Financial sector development and economic growth in Rwanda.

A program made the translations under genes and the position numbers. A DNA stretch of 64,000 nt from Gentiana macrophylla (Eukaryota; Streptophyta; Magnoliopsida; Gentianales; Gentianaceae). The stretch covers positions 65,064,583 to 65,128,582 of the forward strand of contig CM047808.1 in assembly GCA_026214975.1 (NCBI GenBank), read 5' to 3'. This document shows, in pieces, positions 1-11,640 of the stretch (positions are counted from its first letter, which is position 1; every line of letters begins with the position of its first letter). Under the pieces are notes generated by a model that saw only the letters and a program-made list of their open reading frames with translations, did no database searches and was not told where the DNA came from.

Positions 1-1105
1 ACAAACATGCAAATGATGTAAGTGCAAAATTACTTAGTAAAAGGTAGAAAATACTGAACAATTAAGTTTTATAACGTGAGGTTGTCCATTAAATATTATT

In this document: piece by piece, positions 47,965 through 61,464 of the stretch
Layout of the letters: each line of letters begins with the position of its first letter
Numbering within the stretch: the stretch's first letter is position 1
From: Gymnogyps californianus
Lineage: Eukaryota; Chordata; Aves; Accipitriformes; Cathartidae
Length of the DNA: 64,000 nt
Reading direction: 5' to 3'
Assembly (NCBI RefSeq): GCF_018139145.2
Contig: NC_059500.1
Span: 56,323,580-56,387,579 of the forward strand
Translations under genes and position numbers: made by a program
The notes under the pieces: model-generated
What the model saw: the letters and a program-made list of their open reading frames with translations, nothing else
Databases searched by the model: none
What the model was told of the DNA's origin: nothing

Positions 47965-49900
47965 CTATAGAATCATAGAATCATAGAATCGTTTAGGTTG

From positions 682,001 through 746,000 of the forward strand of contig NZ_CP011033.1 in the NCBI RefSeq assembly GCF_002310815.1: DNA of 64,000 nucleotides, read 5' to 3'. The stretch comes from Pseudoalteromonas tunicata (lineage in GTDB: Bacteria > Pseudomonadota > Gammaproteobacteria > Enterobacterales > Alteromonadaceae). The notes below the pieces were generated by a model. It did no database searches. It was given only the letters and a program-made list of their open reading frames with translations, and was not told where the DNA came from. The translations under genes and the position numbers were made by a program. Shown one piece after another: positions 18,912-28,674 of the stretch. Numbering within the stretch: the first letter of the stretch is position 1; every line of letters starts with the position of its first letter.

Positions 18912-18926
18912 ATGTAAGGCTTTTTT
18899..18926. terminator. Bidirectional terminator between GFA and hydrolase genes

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There is a widespread consensus in the literature that financial sector development plays a significant role in economic growth. Several studies have also shown that economic growth is associated with an efficient banking sector with low ratios of Non-Performing Loans (NPLs). Against this background, the government of Rwanda holds the view that developing the financial sector can lead to the country’s economic growth. However, there is no agreement in the literature on whether or not individuals and companies increase borrowing in response to financial sector development. In the case of Rwanda, no study that the researcher is aware of has established the directional influence between borrowing and financial sector development, and its links to economic growth. Similarly, no assessment has been made of the country’s financial sector efficiency and the causes of NPLs. Therefore, the main objective of this study is to assess the mechanism that relates financial sector development to economic growth in Rwanda. The study is made of three inter-related papers corresponding to the three specific objectives that together contribute to the achievement of the general objective of understanding how finance relates to economic growth in Rwanda. The first paper sets to investigate the relationship between financial intermediation and economic growth in Rwanda. Using a Cointegrated Structural Vector Autoregressive model on quarterly data for the period 1996:1 to 2010:4, the study finds the existence of a cointegrating relationship between financial intermediation and economic growth. It also observes that domestic credit to private sector shock accounts for the largest proportion of fluctuations in real output growth, followed by potential liquidity available, supporting the supply-leading hypothesis in the intermediation link between financial sector development and economic growth in Rwanda. The second paper aims at assessing the efficiency of commercial banks in Rwanda. Using a stochastic frontier analysis for the period 2007 to 2013, the study finds that the commercial banking sector has a mean cost efficiency score of 88.56 percent, suggesting that in order to enhance their efficiency, banks can reduce their input composition by 11.44 percent. Finally, the third paper investigates the microeconomic factors that influence NPLs in the Rwandan banking sector. Applying a multivariate logistic model, the study finds a negative relationship between repayment period and NPLs, indicating that an extension of the repayment period up to four years can lead to decreases in NPLs. Thus, for Rwanda to attract businesses that can easily make use of current financial services, it should reinforce incentives regarding the legal framework to conduct business. The country should also continue to promote the adoption and use of modern technology as well as sensitizing financial intermediaries to extend the repayment period. Combined, these measures could boost the financial sector’s efficiency, hence stimulating economic growth.